Healthcare in the Philippines

The healthcare system in the Philippines can be considered to be of a good standard, despite the fact that the facilities may not be as impressive as those found in high-end US or European hospitals.
Medical practitioners in the Philippines are graduates from the top universities in the country and most of them have studied in US medical schools. Additionally, there are doctors that have practiced medicine in the US before sharing their expertise in the Philippines. Filipino nurses are also trained by nursing schools that have excellent standards. In fact, a large percentage of Filipino nurses go on to work in the US.
The healthcare system in Philippines is a mixed public-private system.
Public health care is organised in 2 tiers: Primary care is delivered through public health and primary health care centres linked to peripheral barangay health centres (BHCs) or health outposts. Private healthcare services are well-established and growing in Philippines through specialist clinics and private hospitals. The private sector is much larger than the public sector in terms of human, financial and technological resources and caters to 30% of the population. It is structured according to the North American model organised around independent free-standing hospitals, individual medical offices and private clinics, dependent on fee-for-service payments.


Finding the right hospital in the Philippines is not considered too difficult as there are a number of options to choose from. The Philippines has both private and public healthcare institutions as explained above. Most of the government hospitals provide quality healthcare in the same way private hospitals do. Although some people may have misconceptions, most of them are unfounded. The main differences between public and private hospitals are the facilities and technologies offered. Most of the public hospitals would not be equipped to the same standard as the private ones. However, some of the best doctors are serving in the government hospitals. Also, most Filipinos would seek advice from these government hospitals because fees are not charged. Private hospitals are located in key cities throughout the nation and there are also tertiary hospitals that have the latest in medical technologies. However, as you would expect, private hospitals are more expensive. Consultation are free of charge from public hospital, but the medicine depends on the degree of disease usually public hospitals have free generic antibiotics and some Medicine for High Blood, Diabetes, And Cholesterol. But the higher the dose the higher the price of the Medicine. In Private Hospitals the minimum charge of payment may range from 500 to 1000 per check up, not included the laboratories that may range from 500 to 2500 depends on the procedure or medical examination to be taken. In private hospitals the facilities are good and the Doctors are definitely Good same as in Public.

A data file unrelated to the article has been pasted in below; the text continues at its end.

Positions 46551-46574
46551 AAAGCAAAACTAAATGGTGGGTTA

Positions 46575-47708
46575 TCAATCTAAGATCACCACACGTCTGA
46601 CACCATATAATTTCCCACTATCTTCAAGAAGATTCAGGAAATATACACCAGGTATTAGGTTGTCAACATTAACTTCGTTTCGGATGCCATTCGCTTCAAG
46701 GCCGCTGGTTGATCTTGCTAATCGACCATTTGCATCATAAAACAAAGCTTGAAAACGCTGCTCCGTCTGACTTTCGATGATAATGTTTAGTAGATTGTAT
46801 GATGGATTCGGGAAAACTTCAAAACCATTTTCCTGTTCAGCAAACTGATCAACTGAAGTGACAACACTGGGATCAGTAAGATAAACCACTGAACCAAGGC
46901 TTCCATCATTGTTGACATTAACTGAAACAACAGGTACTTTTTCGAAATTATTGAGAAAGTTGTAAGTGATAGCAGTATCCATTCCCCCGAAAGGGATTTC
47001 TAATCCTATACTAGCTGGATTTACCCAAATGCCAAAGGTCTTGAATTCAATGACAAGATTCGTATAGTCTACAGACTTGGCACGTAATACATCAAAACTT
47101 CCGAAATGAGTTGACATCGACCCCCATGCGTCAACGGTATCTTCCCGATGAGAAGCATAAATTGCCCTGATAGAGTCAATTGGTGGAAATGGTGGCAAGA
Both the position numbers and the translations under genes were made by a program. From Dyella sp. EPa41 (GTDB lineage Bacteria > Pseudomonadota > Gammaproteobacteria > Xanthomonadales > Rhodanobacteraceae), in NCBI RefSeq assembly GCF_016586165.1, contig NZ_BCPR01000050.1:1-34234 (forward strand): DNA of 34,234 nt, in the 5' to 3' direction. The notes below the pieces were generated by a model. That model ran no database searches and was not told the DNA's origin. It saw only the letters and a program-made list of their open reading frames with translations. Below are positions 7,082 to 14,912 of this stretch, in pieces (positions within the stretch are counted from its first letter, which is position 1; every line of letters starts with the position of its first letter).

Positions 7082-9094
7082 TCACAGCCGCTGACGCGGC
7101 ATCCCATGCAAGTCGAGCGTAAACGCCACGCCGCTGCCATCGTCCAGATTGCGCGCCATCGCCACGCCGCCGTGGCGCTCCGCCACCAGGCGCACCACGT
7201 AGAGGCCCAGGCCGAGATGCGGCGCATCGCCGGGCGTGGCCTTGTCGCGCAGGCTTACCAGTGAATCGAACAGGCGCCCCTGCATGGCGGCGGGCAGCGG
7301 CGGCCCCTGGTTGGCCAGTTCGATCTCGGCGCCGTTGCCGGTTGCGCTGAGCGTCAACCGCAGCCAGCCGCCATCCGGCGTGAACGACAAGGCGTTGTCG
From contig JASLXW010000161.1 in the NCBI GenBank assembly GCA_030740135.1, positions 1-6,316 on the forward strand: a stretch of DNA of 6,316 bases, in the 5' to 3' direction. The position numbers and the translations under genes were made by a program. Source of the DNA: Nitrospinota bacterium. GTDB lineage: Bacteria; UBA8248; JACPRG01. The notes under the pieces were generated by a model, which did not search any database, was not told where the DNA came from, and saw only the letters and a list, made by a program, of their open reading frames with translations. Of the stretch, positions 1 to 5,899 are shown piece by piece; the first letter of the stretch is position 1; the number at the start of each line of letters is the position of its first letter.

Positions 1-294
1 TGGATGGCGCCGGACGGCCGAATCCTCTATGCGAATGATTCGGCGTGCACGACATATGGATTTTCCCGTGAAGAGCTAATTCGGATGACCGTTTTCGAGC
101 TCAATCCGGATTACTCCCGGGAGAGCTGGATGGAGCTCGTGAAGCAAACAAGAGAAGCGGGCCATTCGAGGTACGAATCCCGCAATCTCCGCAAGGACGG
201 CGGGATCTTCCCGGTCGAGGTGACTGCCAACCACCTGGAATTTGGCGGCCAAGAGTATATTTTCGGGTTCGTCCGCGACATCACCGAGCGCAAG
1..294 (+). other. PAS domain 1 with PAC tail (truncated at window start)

Department of Social Welfare and Development (DSWD) is the executive department of the Philippine Government responsible for the protection of the social welfare rights of Filipinos and to promote social development. They make sure that all private Social Welfare Development Agencies (SWDAs) operating will comply and have registration and license to operate. A SWDA will be given registration with the validity of Certificate of registration for 3 years. Our DSWD registration will enable us the inclusion of our NGO in the DSWD’s Registry of Registered, Licensed and/or Accredited SWDAs. Technical Assistance will be given by the DSWD on programs and services implementation of our agency. Our registration will enable us for the participation in DSWD’s capability building and skills enhancement and other benefits and privileges provided from time to time by DSWD. Short comings? Since they only have three persons working in the technical assistance department where we always transact with, most of the time they were late in the information that was given to us. Since we are registered, we were able to participate in the trainings and capability building that the DSWD is giving. There are times that they were having training for social workers and another for house parents for free. Mostly our social worker were able to attend training /seminar about case management. Jazel, Juvie, Joahnna and Safhe were able to attend different trainings.
Other benefits and privileges from time to time was just like we were be able to be recommended for the raffle of other companies, we were picked in the raffle during mercury drug anniversary celebration years ago, also was given boxes of noodles, sometimes they give food packs if there are disasters.